The EU’s Prospects for International Influence Post-Brexit: What Next for European Defence Integration?

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Publication Date August 2022
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On Christmas Eve 2020, the United Kingdom (UK) and European Union (EU) finalised the EU-UK Trade and Cooperation Agreement (TCA). This deal enshrined future trade relations between the two parties, but neglected to mention any semblance of security or defence collaboration beyond internal security and information sharing. The consequences of this for British defence capabilities are unclear, and little attention has been paid to the impact of Brexit on the EU’s Common Security and Defence Policy (CSDP). Brexit is, however, undoubtedly a critical juncture for the EU’s defence integration prospects. Post-June 2016, the EU was presented with three pathways: (1) show greater unity and integration, (2) fragmentation and disintegration, or (3) ‘muddle through’ due to path dependency regarding EU defence cooperation through the CSDP.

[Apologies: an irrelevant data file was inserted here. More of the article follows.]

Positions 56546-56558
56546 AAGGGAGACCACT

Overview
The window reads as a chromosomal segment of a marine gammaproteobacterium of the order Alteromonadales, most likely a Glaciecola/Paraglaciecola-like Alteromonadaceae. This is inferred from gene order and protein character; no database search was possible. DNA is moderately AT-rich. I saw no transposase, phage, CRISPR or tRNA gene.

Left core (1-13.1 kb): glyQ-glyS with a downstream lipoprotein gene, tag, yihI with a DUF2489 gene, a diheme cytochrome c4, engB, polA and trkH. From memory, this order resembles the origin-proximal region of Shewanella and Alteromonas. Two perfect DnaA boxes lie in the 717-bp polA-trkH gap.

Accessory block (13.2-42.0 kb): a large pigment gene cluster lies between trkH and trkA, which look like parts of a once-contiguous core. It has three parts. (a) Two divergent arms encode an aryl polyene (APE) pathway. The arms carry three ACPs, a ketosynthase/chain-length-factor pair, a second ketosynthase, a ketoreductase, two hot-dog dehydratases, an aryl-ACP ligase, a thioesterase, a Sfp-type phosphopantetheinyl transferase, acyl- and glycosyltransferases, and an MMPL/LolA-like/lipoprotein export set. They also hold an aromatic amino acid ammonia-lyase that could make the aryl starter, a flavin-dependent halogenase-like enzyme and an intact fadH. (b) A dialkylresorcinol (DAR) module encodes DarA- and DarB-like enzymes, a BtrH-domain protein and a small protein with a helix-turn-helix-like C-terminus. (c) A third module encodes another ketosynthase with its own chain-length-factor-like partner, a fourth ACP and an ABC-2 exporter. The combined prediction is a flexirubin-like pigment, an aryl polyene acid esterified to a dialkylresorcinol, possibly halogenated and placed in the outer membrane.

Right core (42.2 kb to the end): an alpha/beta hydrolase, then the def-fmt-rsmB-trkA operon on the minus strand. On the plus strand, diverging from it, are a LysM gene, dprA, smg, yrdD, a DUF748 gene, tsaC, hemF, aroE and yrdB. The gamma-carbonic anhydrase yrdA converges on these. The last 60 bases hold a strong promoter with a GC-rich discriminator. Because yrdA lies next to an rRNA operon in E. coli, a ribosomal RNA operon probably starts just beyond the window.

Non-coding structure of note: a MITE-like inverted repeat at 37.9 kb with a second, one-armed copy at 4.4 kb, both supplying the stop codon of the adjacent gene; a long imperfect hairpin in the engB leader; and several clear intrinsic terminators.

To evaluate which pathway materialised, first, static changes in the EU’s defence capabilities post-Brexit are outlined. Second, post-Brexit institutional changes in the EU, namely, the activation of Permanent Structured Cooperation (PESCO) in 2017, are evaluated. This demonstrates that whilst Brexit acted as a catalyst towards a ‘CSDP 2.0,’ it did not remove all obstacles hindering deeper defence cooperation, including member states’ prioritisation of national defence and the resulting capability-expectations gap. Third, the EU’s response to Russia’s invasion of Ukraine is analysed. New PESCO initiatives, the activation of the European Peace Facility (EPF), and the Strategic Compass show great promise for the future of the CSDP, but its prospects are limited by the financial pressures member states face due to the coronavirus pandemic. Worryingly, EU-UK defence cooperation remains sparse, and European defence integration, albeit being transformed by Brexit and the Ukraine war, continues to be held back by structural limitations.

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